Our overarching hypothesis is that distorted microbial activities including excretion of signaling molecules can interact with the gut epithelium and contribute to the establishment of a persistent local inflammatory host milieu that can drive colorectal carcinogenesis. We hypothesize that aberrant methylation is associated with gut microbiota composition, both globally and at distinct clusters of GC sites. As both global as well as local methylation pattern can affect differentiation and proliferation of gut epithelium such a correlation would represent a novel mechanism through which microbiota might contribute to CRC risk. One of the bottlenecks for testing distinct hypotheses regarding the contributions of microbiota to CRC is a lack of advanced 'Big Data' bioinformatics tools. New approaches are needed to effectively mine the wealth of microbiota sequence data generated using high throughput platforms and integrate it with clinical metadata and other complex data, such as methylation status at half a million GC sites. Although a challenging task, general approaches borrowed from microarray and RNAseq approaches can be adapted to such microbiota analyses. While in the past we have contributed to the development and evaluation of 16S based microbiota analytical algorithms, here we propose to expand this work into a new direction.
The aims of this application are: To explore associations between microbiota composition and methylation patterns in the gut epithelium. For this exploratory study we will analyze fecal and biopsy samples that have already been collected in a colonoscopy based microbiota study. We will expand methylation analysis from the 12 samples previously analyzed to samples from all 125 participants.
Specific Aim 2 : To develop a 'Big Data' analytical approach for linking multiple large datasets to facilitate the study of complex interactions between microbiota composition, biomarkers and CRC risk. Datasets that include methylation and meta-genomics data, coupled with demographic and clinical indicators, are heterogeneous, sparse, and multi-dimensional. Distributed unsupervised computational learning, including the interpretable association rule mining, is well suited to overcome obstacles due to these data characteristics, and will allow us to determine patterns of CRC risk predictors to reveal associations between microbiota and methylation pattern with a limited sample size.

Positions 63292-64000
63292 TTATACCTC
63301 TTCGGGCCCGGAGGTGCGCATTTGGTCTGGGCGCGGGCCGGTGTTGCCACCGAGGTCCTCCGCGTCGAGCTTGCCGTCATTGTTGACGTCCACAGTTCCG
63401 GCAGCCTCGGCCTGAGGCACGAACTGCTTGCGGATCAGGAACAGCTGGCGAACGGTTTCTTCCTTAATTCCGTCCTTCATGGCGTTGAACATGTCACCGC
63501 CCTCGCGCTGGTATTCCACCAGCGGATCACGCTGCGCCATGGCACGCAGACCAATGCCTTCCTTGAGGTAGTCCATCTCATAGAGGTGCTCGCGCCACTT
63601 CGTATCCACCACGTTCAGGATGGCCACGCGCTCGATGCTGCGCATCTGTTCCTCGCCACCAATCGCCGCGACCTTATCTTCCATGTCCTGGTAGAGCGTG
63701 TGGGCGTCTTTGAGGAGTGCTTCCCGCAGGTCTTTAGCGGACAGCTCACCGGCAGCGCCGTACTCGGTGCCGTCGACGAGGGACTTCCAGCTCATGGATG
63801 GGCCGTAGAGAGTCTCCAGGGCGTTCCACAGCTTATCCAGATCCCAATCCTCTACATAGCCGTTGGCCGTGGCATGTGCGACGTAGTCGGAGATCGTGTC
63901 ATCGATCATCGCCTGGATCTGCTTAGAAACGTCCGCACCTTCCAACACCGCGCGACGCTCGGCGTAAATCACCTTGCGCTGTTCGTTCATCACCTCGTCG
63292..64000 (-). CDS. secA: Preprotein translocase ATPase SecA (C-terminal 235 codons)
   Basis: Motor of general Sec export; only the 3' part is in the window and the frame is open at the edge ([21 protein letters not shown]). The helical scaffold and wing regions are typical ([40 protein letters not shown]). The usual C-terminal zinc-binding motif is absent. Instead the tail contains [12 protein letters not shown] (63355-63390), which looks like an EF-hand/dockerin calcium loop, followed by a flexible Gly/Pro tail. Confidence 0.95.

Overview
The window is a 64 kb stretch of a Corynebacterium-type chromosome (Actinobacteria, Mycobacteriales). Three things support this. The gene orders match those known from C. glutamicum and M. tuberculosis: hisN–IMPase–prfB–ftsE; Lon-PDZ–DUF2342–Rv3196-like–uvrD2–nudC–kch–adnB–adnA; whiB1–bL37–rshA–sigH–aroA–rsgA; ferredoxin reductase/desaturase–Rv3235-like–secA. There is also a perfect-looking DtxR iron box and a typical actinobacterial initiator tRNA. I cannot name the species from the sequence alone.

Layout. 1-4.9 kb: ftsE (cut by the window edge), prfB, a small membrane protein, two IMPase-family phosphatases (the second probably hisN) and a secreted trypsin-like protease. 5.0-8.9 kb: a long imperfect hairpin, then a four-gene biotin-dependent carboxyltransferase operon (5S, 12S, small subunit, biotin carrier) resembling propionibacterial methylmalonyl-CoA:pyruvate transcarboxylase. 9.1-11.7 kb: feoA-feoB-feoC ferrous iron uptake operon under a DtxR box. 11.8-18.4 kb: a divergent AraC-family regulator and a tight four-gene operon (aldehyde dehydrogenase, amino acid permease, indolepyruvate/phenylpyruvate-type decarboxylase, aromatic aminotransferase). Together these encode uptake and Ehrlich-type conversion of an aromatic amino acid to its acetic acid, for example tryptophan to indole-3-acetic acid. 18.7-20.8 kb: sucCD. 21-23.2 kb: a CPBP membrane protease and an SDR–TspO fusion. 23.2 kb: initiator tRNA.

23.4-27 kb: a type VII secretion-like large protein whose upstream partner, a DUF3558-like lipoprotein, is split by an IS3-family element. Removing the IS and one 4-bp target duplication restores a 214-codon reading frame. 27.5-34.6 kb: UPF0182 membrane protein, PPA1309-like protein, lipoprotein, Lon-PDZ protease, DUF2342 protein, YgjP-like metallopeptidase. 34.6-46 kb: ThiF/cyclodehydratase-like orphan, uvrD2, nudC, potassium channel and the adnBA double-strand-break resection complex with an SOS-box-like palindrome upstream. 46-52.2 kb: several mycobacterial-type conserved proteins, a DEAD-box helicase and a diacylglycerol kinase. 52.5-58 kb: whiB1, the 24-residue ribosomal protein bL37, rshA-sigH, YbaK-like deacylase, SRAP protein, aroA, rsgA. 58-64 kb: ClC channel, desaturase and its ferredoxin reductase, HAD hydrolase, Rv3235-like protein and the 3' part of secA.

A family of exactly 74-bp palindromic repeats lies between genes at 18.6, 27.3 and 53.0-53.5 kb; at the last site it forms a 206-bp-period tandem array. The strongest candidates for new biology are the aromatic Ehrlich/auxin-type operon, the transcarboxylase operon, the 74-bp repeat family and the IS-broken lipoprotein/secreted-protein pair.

While a distorted microbiota has been observed in IBD and associated CRC, which is thought to represent a distinct CRC pathway, correlations between gut microbiota and global or local gut epithelium methylation have not been thoroughly investigated. In this project we will develop new tools that can address concerns in the analysis of multi-dimensional 'Big Data' datasets that are frequently generated using high throughput technologies. Identifying associations between gut microbiota, methylation and CRC risk might lead to new screening approaches and identify subjects that would benefit from microbiota targeting interventions.